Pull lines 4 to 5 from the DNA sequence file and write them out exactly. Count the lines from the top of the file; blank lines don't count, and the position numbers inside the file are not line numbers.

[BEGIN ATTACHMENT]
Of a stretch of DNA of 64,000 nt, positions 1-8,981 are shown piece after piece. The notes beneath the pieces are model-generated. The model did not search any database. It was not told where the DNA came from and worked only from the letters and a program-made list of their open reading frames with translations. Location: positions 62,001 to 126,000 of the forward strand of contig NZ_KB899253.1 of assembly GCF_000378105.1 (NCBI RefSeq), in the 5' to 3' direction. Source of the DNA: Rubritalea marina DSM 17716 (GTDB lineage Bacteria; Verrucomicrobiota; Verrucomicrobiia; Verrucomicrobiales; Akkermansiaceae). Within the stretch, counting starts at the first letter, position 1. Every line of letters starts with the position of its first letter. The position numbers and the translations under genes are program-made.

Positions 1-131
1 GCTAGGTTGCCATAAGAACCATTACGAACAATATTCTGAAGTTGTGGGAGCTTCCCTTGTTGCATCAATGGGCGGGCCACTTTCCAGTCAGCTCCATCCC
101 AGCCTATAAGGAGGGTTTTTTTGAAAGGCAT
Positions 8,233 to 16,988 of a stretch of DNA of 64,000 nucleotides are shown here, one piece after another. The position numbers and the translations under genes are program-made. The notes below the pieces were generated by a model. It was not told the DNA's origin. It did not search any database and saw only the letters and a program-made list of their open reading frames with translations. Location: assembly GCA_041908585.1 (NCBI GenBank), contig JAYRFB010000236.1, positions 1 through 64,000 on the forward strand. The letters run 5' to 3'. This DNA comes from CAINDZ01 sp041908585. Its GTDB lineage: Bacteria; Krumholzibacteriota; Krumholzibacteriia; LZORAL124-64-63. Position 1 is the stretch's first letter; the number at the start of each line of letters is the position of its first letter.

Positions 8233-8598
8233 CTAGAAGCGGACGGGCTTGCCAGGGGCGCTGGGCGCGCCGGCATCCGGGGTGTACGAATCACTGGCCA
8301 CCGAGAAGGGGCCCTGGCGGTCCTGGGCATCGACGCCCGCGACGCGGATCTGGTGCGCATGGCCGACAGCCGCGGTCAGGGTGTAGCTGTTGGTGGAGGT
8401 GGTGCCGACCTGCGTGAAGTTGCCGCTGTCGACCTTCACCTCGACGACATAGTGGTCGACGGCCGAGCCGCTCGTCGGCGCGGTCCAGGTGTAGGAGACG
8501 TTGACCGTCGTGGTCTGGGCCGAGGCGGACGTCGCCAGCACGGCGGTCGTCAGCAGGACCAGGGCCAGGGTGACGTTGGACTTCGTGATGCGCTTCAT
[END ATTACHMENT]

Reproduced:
101 AGCCTATAAGGAGGGTTTTTTTGAAAGGCAT
Positions 8,233 to 16,988 of a stretch of DNA of 64,000 nucleotides are shown here, one piece after another. The position numbers and the translations under genes are program-made. The notes below the pieces were generated by a model. It was not told the DNA's origin. It did not search any database and saw only the letters and a program-made list of their open reading frames with translations. Location: assembly GCA_041908585.1 (NCBI GenBank), contig JAYRFB010000236.1, positions 1 through 64,000 on the forward strand. The letters run 5' to 3'. This DNA comes from CAINDZ01 sp041908585. Its GTDB lineage: Bacteria; Krumholzibacteriota; Krumholzibacteriia; LZORAL124-64-63. Position 1 is the stretch's first letter; the number at the start of each line of letters is the position of its first letter.